Amazon, the nation’s largest online retailer, reached a settlement with California’s attorney general Monday that will make sure the company lets its workers in warehouses know within 48 hours when an associate tests positive for COVID-19.
California Attorney General Rob Bonta said in a press release Monday that the company would end its "harmful labor practices" that concealed COVID-19 case numbers from workers and provide information on how it is protecting employees in the workplace as part of a stipulated judgement.
"As our nation continues to battle the pandemic, it is absolutely critical that businesses do their part to protect workers now — and especially during this holiday season," Bonta said in the release. "That’s why California law requires employers to notify workers of potential workplace exposures and to report outbreaks to local health agencies. Today’s first-of-its-kind judgment will help ensure Amazon meets that requirement for its tens of thousands of warehouse workers across California. Bottom line: Californians have a right to know about potential exposures to the coronavirus to protect themselves, their families, and their communities. I'm grateful to Assembly Majority Leader Eloise Gómez Reyes for her leadership in spearheading AB 685 to stand up for California's essential workers during these unprecedented times. This judgment sends a clear message that businesses must comply with this important law. It helps protect us all."
The company will also pay $500,000 to the state to help enforcement of consumer protection laws, the release said.
In a statement to CNBC, company spokesperson Barbara Agrait said that there is "no change" in the company’s protocols regarding notifying employees about new COVID-19 cases, and that there are no allegations of problems to the system.
"We’re glad to have this resolved and to see that the AG found no substantive issues with the safety measures in our buildings," Agrait said, according to CNBC.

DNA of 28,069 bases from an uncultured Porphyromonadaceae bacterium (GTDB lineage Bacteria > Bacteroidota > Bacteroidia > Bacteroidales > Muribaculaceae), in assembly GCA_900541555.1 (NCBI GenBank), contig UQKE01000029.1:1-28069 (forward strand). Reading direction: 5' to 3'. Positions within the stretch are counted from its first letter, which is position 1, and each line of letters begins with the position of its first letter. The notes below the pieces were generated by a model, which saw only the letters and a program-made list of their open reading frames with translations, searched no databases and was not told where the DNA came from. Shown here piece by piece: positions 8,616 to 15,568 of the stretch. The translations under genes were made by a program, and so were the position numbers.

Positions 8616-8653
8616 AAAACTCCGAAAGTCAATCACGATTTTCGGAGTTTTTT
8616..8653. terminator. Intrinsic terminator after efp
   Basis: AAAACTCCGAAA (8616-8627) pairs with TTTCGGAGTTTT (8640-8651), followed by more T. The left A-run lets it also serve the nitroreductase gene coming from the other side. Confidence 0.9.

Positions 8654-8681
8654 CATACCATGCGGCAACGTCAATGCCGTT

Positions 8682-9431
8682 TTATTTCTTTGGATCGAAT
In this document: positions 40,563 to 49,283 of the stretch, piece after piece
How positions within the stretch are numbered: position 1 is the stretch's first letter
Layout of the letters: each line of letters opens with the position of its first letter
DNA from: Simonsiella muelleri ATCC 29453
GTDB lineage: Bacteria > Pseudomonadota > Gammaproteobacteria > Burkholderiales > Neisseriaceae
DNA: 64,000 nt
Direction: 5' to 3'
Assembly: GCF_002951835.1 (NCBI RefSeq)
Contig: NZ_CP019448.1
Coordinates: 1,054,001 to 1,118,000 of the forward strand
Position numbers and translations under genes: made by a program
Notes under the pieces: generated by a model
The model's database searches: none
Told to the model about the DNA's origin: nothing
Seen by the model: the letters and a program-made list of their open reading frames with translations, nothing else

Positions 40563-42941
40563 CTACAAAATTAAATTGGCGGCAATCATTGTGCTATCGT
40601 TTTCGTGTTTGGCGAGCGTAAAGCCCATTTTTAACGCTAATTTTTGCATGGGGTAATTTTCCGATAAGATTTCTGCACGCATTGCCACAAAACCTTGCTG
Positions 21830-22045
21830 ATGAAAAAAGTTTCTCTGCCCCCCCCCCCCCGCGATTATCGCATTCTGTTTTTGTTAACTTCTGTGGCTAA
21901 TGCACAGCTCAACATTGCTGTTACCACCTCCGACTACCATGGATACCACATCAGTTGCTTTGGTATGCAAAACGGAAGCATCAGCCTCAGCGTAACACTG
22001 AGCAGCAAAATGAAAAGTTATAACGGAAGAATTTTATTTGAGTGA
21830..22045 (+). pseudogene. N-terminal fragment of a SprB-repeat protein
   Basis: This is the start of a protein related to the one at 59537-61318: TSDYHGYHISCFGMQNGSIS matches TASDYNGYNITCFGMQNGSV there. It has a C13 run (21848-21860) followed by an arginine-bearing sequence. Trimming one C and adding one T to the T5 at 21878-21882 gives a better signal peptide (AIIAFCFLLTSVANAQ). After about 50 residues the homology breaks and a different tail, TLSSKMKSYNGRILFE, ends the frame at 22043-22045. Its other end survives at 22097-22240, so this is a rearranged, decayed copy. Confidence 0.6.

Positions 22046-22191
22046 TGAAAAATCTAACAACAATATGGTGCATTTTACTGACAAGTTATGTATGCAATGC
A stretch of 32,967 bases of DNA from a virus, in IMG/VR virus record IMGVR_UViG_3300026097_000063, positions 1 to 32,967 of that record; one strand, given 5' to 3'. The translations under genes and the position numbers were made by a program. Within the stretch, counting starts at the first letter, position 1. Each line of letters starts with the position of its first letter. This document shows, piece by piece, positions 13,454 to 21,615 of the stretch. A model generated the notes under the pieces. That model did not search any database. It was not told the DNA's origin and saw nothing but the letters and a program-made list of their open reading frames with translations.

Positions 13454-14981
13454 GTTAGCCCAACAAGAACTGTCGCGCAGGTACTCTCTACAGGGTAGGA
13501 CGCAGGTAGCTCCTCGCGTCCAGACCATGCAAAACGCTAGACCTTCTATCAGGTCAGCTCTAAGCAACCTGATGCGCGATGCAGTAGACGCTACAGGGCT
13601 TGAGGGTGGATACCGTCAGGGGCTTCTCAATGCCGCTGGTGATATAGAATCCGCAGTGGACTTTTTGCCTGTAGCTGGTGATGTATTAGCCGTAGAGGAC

The agreement comes after the state enacted a more stringent "right to know" law, Assembly Bill 685, requiring stricter reporting of new cases.
"AB 685 is an example of how we can come together when a problem emerges to protect workers and hold employers accountable," the bill’s author, Assembly Majority Leader Eloise Gomez Reyes, said in the release. "When this bill was being considered in the State Legislature and subsequent to it becoming law, we heard the stories from across this state of employees who were not informed of COVID-19 exposures and had to work in conditions where safety from this highly contagious disease was an afterthought. I am happy that our Attorney General, Rob Bonta, is demanding accountability and transparency from employers who have been unwilling to follow a straightforward law designed to keep workers and their families safe in these challenging times."
The judgement is still awaiting the approval of the court.
Amazon employs millions of people around the world and has a network of thousands of distribution warehouses nationwide.
According to the company, each "fulfilment center" employs around 1,000 people.
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